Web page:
[tor-dev] Proposal 207: Directory guards

Nick Mathewson nickm at alum.mit.edu
Mon Oct 15 17:49:24 UTC 2012

On Fri, Oct 12, 2012 at 10:53 PM, Mike Perry <mikeperry at torproject.org> wrote:
> Thus spake Nick Mathewson (nickm at alum.mit.edu):
>> On Fri, Oct 12, 2012 at 3:17 PM, Mike Perry <mikeperry at torproject.org> wrote:
>> > Thus spake Nick Mathewson (nickm at torproject.org):
>> >> Discussion:
>> >>
>> >>    The rule that the set of guards and the set of directory guards need to
>> >>    be disjoint, and the rule that multiple directory guards need to be
>> >>    providing descriptors, are both attempts to make it harder for a
>> >>    single node to capture a route.
>> >
>> > Can you explain the route capture opportunities available to directory
>> > guards? Is it #5343/#5956?
>> Like that general class, yes.  It worries me to have too few sources
>> of directory info; with bridges we have no choice, but with directory
>> guards, we can make sure that we have multiple sources.
>> In particular, it's a little obnoxious for the same party to be both
>> the first hop of your circuit, *and* to know exactly what you know
>> about possible candidates for hop 2 and hop 3.
> Ok, so it sounds like this is more the second rule than the first rule?

I think it's both, perhaps.  If only one source is providing you with
directory info, you're in trouble either way.  But if that source is
also your first hop, it is farther along in its attempts to manipulate
you than it would be otherwise, and has an easier time taking
advantage of them.   It can also take advantage of knowledge a little

In particular, if I'm your guard, and you ask me for descriptors some
nodes including node X, and you then immediately build a circuit
through me before I tell you node X, I know you didn't know know node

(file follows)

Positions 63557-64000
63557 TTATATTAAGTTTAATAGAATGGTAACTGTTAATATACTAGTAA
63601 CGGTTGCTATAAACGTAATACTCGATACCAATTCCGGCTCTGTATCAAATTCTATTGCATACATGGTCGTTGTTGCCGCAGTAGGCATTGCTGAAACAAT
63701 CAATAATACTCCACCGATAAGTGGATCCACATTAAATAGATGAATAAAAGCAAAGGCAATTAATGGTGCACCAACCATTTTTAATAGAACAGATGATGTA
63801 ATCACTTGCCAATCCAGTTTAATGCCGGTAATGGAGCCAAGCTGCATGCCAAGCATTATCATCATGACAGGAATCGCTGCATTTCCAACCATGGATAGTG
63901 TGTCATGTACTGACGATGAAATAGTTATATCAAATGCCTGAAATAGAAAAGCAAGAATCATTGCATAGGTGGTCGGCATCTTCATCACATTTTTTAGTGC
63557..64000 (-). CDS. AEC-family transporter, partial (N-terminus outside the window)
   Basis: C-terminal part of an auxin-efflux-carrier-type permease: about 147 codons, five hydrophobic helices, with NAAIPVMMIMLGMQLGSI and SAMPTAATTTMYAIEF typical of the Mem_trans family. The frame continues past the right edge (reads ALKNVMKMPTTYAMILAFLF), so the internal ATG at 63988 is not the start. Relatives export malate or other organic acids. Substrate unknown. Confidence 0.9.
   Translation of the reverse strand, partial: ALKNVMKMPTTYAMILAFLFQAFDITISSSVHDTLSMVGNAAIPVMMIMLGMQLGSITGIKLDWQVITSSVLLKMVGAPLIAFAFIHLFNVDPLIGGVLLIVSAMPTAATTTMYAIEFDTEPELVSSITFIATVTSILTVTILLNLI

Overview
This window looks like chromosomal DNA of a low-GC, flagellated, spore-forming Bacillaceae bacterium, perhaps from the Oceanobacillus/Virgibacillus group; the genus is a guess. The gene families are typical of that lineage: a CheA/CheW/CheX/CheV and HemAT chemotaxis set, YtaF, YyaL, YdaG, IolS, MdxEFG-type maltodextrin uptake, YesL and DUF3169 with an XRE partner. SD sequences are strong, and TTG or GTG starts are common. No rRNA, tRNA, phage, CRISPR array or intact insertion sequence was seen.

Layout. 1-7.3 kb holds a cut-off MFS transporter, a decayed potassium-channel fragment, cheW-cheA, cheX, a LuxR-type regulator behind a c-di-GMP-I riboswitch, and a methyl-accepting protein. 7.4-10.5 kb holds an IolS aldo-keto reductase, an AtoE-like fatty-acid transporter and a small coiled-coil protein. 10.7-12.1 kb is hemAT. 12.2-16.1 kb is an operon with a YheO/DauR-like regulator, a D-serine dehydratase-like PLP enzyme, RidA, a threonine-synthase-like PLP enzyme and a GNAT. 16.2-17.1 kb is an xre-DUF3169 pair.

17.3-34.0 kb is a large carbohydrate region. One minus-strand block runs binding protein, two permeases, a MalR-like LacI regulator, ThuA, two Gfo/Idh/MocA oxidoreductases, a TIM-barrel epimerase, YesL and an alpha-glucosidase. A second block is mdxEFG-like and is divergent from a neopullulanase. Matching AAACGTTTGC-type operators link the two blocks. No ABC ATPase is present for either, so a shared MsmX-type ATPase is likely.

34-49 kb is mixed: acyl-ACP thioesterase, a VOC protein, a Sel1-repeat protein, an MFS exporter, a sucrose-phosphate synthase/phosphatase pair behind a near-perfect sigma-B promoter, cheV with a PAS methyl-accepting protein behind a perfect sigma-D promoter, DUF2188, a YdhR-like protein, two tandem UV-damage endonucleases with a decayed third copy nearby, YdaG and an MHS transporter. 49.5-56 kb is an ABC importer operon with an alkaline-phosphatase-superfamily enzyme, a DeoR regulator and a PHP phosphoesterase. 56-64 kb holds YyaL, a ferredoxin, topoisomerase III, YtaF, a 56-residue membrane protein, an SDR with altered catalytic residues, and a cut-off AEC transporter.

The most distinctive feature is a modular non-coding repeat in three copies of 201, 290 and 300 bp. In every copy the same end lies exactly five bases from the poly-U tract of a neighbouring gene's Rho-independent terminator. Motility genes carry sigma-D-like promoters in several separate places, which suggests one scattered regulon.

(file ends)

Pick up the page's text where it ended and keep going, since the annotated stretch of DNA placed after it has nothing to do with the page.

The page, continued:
X when you built that circuit.  Contrast that with the case where I'm
only a guard -- I don't know what you're downloading. And contrast
that with the case where I'm only a directory -- I don't know when,
exactly, you're building circuits.

Even if you *do* have multiple working guards, the issue still exists.
 Once I see that you're building circuits for traffic, I know that any
descriptor I give you *after* that point wasn't used for those
circuits.  This lets me narrow down the set of circuits you might have

(Incidentally, a directory guard can probably tell how many other
functional directory guards you have based on what fraction of the
descriptors it serves you.  It can probably even tell when one of your
other dirguards is down, based on when it gets asked for more
descriptors on a timeframe that implies that this is a retry. Not sure
the best way to build an attack out of that.)

> So, any games we can play to make directory activity look like client
> web activity (especially different types and sizes of web activity) are
> bonus win against the attack that cost us no traffic overhead.

Hm. I think you make an okay argument that doing directory fetches
over the same connections as web traffic *might* make fingerprinting
harder, especially if the directory fetches happen roughly
concurrently with the web traffic.[1] I don't think we can upgrade
this "might" into a "will" without actual experimentation here.

But the analysis I was hoping we could think about was the good old
one about tradeoffs between the two designs here (design A: disjoint
guards and dirguards; design B: dirguards are guards).  In your
message, you make a case that there could be benefit to B.  I think
you're right, but that's only half the analysis we need.  We need to
know whether the benefit from B is likely to be greater than the
benefit from A.  To do that, we also need a way to examine both and
compare them.


More information about the tor-dev mailing list